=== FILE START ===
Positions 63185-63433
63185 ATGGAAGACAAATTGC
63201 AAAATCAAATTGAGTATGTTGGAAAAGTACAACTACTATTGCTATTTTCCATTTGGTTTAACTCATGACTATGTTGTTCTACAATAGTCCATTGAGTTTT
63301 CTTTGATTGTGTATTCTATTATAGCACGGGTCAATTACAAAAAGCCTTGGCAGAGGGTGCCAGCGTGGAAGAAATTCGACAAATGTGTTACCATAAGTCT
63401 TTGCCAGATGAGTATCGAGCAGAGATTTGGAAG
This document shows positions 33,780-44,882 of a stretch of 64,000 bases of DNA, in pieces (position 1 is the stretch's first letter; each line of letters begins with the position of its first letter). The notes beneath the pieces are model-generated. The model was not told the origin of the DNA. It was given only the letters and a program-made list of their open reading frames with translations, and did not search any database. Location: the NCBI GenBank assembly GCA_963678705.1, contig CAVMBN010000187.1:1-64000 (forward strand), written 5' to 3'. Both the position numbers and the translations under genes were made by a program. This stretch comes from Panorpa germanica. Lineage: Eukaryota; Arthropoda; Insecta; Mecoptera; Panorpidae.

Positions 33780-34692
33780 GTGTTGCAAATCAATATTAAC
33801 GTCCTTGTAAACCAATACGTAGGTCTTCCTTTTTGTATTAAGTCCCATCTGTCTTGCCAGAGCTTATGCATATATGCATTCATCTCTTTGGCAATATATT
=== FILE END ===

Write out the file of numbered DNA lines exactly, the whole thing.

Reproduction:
Positions 63185-63433
63185 ATGGAAGACAAATTGC
63201 AAAATCAAATTGAGTATGTTGGAAAAGTACAACTACTATTGCTATTTTCCATTTGGTTTAACTCATGACTATGTTGTTCTACAATAGTCCATTGAGTTTT
63301 CTTTGATTGTGTATTCTATTATAGCACGGGTCAATTACAAAAAGCCTTGGCAGAGGGTGCCAGCGTGGAAGAAATTCGACAAATGTGTTACCATAAGTCT
63401 TTGCCAGATGAGTATCGAGCAGAGATTTGGAAG
This document shows positions 33,780-44,882 of a stretch of 64,000 bases of DNA, in pieces (position 1 is the stretch's first letter; each line of letters begins with the position of its first letter). The notes beneath the pieces are model-generated. The model was not told the origin of the DNA. It was given only the letters and a program-made list of their open reading frames with translations, and did not search any database. Location: the NCBI GenBank assembly GCA_963678705.1, contig CAVMBN010000187.1:1-64000 (forward strand), written 5' to 3'. Both the position numbers and the translations under genes were made by a program. This stretch comes from Panorpa germanica. Lineage: Eukaryota; Arthropoda; Insecta; Mecoptera; Panorpidae.

Positions 33780-34692
33780 GTGTTGCAAATCAATATTAAC
33801 GTCCTTGTAAACCAATACGTAGGTCTTCCTTTTTGTATTAAGTCCCATCTGTCTTGCCAGAGCTTATGCATATATGCATTCATCTCTTTGGCAATATATT